“The decisions the caucus makes, obviously, are up to them, but I do not intend on leaving the party because I firmly believe I’ve upheld all the values of what we as the Labor Party should stand for.”

What is the Labor policy on recognising Palestinian statehood?

specifically calls on Australia to recognise a Palestinian state and expects the issue to be an important priority for the government.
This was determined in Labor’s national conference last August, which was attended by Labor’s federal, state and territory leaders and parliamentarians, union members, party members and supporters.
Labor’s policy platform includes recognition of a Palestinian state as part of a negotiated peace process and has no timeline attached.
A group of women stand together

Labor Senator Fatima Payman is embraced by Environment Minister Tanya Plibersek during the swearing in ceremony of Governor-General of Australia Sam Mostyn in the Senate chamber at Parliament House in Canberra 1 July, 2024. Source: AAP / aap

Labor in the Senate tried to make an amendment to the Greens’ motion last week, which would have added the suffix, “as a part of a peace process in support of a two-state solution and a just and enduring peace” to the push to recognise a Palestinian state, but it was voted down.

Labor minister Anne Aly said her fellow Muslim and WA colleague could have voted for that instead.
“Had things been different, we may well have seen the recognition of Palestine in the Senate,” Aly said.

Former Labor pollster Kos Samaras, a director of the political consulting agency RedBridge Group, said Labor faced alienating a demographic of young, diverse Australians if it expelled her from the party.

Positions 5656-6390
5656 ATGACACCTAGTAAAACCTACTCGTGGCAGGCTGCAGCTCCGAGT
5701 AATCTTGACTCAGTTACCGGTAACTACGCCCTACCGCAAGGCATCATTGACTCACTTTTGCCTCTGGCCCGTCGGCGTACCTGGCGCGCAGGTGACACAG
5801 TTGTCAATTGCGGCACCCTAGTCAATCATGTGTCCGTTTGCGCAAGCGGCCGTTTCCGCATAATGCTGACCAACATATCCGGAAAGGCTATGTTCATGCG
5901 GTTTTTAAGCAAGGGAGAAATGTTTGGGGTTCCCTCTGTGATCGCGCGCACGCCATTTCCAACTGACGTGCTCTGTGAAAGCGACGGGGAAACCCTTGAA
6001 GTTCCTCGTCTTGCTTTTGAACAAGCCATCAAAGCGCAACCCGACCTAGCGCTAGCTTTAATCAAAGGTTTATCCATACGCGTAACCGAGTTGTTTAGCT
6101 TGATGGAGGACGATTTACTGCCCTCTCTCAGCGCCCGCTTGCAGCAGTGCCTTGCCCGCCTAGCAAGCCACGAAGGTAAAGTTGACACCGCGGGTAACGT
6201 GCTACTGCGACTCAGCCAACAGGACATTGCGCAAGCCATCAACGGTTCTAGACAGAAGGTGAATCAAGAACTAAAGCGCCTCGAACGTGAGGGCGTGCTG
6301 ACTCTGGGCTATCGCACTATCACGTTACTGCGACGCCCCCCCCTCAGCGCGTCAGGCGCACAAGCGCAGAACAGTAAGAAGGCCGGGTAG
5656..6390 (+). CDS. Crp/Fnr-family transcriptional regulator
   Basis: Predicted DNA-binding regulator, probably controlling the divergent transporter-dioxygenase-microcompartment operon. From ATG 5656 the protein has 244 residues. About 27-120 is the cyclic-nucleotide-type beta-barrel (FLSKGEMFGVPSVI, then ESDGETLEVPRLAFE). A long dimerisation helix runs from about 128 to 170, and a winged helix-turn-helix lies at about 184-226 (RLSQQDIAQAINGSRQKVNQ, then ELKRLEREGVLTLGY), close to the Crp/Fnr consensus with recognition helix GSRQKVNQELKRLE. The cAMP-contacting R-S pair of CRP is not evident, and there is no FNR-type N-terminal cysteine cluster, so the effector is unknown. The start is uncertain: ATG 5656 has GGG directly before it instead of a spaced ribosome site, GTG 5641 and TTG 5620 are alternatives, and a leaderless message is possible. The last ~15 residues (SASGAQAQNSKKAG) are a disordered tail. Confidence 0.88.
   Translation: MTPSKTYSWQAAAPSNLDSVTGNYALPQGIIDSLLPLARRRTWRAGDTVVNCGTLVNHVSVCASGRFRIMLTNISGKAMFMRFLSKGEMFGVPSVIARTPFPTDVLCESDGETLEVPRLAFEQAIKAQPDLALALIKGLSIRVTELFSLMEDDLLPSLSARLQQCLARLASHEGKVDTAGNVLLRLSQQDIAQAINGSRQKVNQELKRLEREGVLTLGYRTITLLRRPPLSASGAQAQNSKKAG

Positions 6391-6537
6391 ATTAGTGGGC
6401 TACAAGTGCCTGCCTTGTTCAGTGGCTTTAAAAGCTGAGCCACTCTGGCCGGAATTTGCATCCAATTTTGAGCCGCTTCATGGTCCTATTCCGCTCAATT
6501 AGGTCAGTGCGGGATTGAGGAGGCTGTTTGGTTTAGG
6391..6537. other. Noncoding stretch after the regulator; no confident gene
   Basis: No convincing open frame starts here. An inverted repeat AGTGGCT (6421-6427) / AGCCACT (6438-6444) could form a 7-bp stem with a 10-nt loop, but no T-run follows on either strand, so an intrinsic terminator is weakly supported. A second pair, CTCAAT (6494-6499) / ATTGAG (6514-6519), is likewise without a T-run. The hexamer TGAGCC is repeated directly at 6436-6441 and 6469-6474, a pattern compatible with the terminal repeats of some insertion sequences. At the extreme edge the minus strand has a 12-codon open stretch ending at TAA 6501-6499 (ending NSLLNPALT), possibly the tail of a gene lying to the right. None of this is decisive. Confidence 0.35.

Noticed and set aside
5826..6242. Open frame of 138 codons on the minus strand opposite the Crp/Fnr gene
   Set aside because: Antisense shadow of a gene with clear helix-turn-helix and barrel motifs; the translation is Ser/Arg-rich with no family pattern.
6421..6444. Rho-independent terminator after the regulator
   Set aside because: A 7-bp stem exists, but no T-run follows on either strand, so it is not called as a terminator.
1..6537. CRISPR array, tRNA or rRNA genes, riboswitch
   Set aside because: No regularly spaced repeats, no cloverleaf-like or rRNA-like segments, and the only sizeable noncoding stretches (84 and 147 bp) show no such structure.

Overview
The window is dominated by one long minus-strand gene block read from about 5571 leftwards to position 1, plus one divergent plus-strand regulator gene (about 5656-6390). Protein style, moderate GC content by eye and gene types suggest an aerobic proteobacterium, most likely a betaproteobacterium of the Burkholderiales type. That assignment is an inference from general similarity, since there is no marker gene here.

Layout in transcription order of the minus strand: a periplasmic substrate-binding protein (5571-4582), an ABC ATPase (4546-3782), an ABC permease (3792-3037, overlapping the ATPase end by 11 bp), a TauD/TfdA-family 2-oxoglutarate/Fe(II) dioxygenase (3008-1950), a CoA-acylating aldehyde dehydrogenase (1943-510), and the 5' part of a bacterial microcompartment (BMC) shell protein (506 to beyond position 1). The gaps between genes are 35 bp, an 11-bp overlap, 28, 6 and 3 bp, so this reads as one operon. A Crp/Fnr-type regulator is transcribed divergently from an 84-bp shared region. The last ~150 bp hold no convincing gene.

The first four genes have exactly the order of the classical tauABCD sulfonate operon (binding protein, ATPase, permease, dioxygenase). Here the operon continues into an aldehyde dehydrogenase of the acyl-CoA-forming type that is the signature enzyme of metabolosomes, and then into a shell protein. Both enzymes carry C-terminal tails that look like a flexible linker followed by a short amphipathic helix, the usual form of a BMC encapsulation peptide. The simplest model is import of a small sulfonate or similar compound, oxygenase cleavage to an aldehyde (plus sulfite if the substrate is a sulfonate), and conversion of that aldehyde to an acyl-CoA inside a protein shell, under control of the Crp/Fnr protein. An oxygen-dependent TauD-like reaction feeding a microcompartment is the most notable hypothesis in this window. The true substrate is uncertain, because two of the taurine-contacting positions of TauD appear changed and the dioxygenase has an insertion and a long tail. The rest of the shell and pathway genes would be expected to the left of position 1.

Muslim groups back Payman, criticise Labor

The nation’s peak Islamic bodies issued a joint statement in support of Payman on Monday, describing her actions as a “courageous stance” for justice and “the right thing to do”.
The statement from 35 Australian Muslim groups, including the Australian Federation of Islamic Councils, Australian National Imams Council, Muslim Legal Network and Australian Muslim Advocacy Network, said Payman’s actions represented “the views of millions of fellow Australians”.
The collective said Labor “must echo the voices of the people it represents”.

“This fundamental principle of representation has been abandoned in an effort to protect their positions. Party politics has clearly been allowed to dominate the voices of the people,” the statement said.

“The reprimand and targeting of senator Fatima Payman by the prime minister is a desperate attempt to save face for failing to decisively speak against genocide and the killing of more than 40,000 Palestinians.
“Political calculations and attempts to walk both sides have devastating consequences in Palestine and will ultimately end in failure.

Additional reporting by the Australian Associated Press.

Tyler Mitchell

By Tyler Mitchell

Tyler is a renowned journalist with years of experience covering a wide range of topics including politics, entertainment, and technology. His insightful analysis and compelling storytelling have made him a trusted source for breaking news and expert commentary.